Prime Minister Narendra Modi recently said that “lies were being spread” about the lack of employment in India. “In one year, EPF (Employment Provident Fund) accounts of 70 lakh youth between the ages of 18 and 25 have been opened,” Modi said in a television interview aired on 22 January 2018. “Seven million new EPF accounts, doesn’t this show new employment?”
Modi was quoting from a report, Towards a Payroll Reporting in India, published on 15 January 2018, by Pulak Ghosh, a professor at the Indian Institute of Management, Bangalore, and Soumya Kanti Ghosh, group chief economic adviser at the State Bank of India.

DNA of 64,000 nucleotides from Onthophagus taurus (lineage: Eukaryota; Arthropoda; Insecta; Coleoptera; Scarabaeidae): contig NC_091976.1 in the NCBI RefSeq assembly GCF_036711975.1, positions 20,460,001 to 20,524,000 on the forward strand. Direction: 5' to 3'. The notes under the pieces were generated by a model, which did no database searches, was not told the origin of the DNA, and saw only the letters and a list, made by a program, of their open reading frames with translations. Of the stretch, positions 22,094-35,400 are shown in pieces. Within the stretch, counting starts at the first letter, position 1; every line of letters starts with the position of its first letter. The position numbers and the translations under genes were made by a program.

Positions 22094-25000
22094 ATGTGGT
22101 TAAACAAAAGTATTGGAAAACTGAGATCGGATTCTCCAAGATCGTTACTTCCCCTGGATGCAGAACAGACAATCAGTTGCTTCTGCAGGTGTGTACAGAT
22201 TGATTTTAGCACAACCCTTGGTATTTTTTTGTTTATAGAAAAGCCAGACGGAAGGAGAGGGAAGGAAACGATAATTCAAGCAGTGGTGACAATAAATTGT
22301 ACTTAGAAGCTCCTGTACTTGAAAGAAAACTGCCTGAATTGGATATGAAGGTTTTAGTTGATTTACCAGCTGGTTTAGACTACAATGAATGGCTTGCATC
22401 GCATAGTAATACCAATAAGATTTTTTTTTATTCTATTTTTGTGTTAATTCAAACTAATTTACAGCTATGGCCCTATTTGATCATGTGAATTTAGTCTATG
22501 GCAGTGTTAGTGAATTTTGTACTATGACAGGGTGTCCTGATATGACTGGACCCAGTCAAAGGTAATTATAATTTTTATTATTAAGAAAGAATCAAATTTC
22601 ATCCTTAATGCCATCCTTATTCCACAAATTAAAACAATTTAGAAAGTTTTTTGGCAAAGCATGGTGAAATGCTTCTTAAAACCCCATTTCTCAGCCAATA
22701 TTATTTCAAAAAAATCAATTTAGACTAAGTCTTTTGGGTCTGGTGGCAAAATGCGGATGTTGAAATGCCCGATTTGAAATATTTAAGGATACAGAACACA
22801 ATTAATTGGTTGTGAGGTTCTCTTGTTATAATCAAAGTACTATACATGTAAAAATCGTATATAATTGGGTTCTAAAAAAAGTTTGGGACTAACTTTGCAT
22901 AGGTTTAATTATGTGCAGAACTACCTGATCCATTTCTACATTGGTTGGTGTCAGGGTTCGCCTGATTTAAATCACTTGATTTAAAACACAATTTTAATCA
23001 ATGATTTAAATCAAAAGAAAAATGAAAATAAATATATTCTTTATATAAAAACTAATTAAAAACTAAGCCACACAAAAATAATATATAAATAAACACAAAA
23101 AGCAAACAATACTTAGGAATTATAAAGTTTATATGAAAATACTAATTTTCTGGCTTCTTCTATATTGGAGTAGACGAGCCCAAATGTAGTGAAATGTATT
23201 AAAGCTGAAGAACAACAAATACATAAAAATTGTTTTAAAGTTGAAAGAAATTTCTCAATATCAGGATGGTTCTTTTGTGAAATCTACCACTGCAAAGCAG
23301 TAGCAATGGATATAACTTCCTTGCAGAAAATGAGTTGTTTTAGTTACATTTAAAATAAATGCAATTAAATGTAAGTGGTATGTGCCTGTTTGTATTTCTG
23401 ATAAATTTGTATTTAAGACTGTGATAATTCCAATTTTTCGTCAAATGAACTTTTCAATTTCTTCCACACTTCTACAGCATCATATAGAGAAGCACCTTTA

But the data used has been contested. Critics have said that while the study is a good starting point, the new Employees’ Provident Fund Organisation (EPFO) data – apparently made available only to Pulak and Soumya – do not account for job losses after the implementation of the goods and services tax (GST) and demonetisation in 2017; and the data does not record how many of these jobs are formalised versions of what were previously informal-sector jobs